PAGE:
It is always a good idea to know where you are going when you head out for a walk. Walking along a familiar route is also a good idea, because getting lost is no fun at any age. Walking on a flat, firm surface is best if you are a beginner or have some physical limitations. The terrain should fit your age and fitness level. Mixing up your routes can help keep you from getting bored, while giving you different things to observe and experience as you walk.
Walking does not have to be a large scale or elaborate event. Think about all the places and things you do that involve walking. Next time you go to the mall or visit a museum, spend a little extra time walking around the facility. Next time you take a bus or subway, get off at the stop before your destination and walk the last leg of your journey. If you are visiting a friend or loved one who lives nearby, walk over instead of driving.
Whether a physical fitness enthusiast or someone who prefers a less active lifestyle, it is important to make sure to keep moving and exercise your body in some way on a regular basis… especially as you hit the “seasoned times” of life. According to the National Institute on Aging, regular aerobic activity provides many welcome health benefits as we age and can be key to healthy, independent living.
The really good news for even the least sports-minded people among us is that moving and exercising the body does not have to mean putting it through a long, vigorous workout. Just taking a short walk every day is a great low impact, low-exertion form of physical activity that builds strength, energy, and stamina and can fit into almost anyone’s lifestyle.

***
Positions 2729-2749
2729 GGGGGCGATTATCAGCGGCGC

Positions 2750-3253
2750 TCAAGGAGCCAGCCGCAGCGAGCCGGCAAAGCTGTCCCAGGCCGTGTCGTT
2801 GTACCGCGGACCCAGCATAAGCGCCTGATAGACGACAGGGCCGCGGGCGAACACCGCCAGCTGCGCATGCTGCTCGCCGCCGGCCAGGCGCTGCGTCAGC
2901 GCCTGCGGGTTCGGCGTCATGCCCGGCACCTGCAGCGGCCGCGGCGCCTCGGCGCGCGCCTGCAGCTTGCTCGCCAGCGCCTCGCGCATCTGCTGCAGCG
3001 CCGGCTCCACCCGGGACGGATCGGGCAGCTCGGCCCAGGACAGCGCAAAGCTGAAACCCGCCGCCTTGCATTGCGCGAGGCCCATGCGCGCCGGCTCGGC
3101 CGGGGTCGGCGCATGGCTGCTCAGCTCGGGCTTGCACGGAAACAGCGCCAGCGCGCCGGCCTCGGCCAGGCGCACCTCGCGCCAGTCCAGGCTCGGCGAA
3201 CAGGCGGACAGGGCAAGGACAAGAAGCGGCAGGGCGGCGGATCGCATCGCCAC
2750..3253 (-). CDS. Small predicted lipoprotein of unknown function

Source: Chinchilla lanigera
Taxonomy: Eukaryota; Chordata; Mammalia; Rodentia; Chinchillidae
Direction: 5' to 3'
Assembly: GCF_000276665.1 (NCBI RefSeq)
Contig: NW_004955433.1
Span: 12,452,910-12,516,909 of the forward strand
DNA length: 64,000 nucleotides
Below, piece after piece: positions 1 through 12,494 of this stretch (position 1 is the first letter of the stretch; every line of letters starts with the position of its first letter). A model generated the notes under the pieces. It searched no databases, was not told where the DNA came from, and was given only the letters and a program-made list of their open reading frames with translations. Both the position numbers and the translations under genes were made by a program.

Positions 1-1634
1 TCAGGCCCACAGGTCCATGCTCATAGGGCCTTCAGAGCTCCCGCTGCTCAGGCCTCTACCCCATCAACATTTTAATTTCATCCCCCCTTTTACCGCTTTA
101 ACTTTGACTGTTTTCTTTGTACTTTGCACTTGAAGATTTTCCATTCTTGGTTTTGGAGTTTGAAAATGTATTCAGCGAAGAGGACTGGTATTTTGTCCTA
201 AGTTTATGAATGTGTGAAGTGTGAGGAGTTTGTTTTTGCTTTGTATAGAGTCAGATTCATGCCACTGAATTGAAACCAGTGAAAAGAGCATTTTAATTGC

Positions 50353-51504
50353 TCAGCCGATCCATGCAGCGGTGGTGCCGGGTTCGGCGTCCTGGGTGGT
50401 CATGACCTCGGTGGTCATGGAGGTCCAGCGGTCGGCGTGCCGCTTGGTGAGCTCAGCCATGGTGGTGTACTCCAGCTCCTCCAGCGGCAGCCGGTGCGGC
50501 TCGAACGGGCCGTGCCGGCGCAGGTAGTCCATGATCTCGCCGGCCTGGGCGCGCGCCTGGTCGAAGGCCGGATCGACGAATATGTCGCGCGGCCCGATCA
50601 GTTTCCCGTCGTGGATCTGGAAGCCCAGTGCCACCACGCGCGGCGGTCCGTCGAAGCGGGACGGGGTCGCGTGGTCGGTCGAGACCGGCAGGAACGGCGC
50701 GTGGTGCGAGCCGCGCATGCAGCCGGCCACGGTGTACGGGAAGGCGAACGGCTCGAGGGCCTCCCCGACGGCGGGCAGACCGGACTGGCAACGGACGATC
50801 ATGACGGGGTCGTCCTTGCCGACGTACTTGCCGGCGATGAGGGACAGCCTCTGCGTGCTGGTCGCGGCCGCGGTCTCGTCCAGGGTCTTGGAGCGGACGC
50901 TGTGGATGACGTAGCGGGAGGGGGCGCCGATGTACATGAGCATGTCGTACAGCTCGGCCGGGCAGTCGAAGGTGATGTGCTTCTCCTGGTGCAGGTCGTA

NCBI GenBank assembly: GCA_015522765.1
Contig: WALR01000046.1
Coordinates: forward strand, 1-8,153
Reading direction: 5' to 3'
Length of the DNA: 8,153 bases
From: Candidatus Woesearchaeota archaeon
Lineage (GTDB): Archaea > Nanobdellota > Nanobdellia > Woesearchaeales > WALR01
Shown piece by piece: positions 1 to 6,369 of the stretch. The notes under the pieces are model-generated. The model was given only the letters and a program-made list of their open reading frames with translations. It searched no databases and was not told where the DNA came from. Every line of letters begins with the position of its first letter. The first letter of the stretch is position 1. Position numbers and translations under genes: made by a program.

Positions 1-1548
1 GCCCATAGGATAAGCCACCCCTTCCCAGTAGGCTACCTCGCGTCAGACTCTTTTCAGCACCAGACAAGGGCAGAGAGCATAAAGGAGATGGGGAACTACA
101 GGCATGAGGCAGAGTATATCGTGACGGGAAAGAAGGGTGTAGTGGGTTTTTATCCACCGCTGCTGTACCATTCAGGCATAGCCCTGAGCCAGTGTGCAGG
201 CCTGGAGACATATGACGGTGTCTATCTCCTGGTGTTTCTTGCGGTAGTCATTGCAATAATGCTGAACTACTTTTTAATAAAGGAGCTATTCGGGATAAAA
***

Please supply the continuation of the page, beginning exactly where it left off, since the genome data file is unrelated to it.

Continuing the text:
Walking is a practical, convenient and pleasant way to keep the body moving. You can go for a walk whenever you want to, and you can walk at your own pace. As you walk, you can enjoy some fresh air and interesting scenery. You can listen to music or an audio book. You can turn walking into a social event by taking a walk with a friend or a group of people.
As with any new fitness program, you will want to check in with your doctor before incorporating a regular schedule of walking into your life. Your doctor will be able to help you create a walking program appropriate to your health status and abilities. He or she will probably have helpful suggestions for you, such as the right kind of shoes to wear, local areas best suited for walking, or organized walking clubs based in the community.
Beginning a walking program can take a little getting used to… especially if you haven’t exercised regularly in a while. But, walking usually becomes easier and more fun as you continue to do it on a consistent basis. Walking may cause some minor discomfort in your muscles and joints at first, but any discomfort should pass once you have been walking regularly for a while. Let your doctor know if you experience significant pain and/or discomfort that does not ease up. There could be an underlying cause that may require medical attention.
The most important thing about beginning or continuing any exercise program is to execute it wisely and safely. Here are some helpful tips about walking as a regular form of exercise.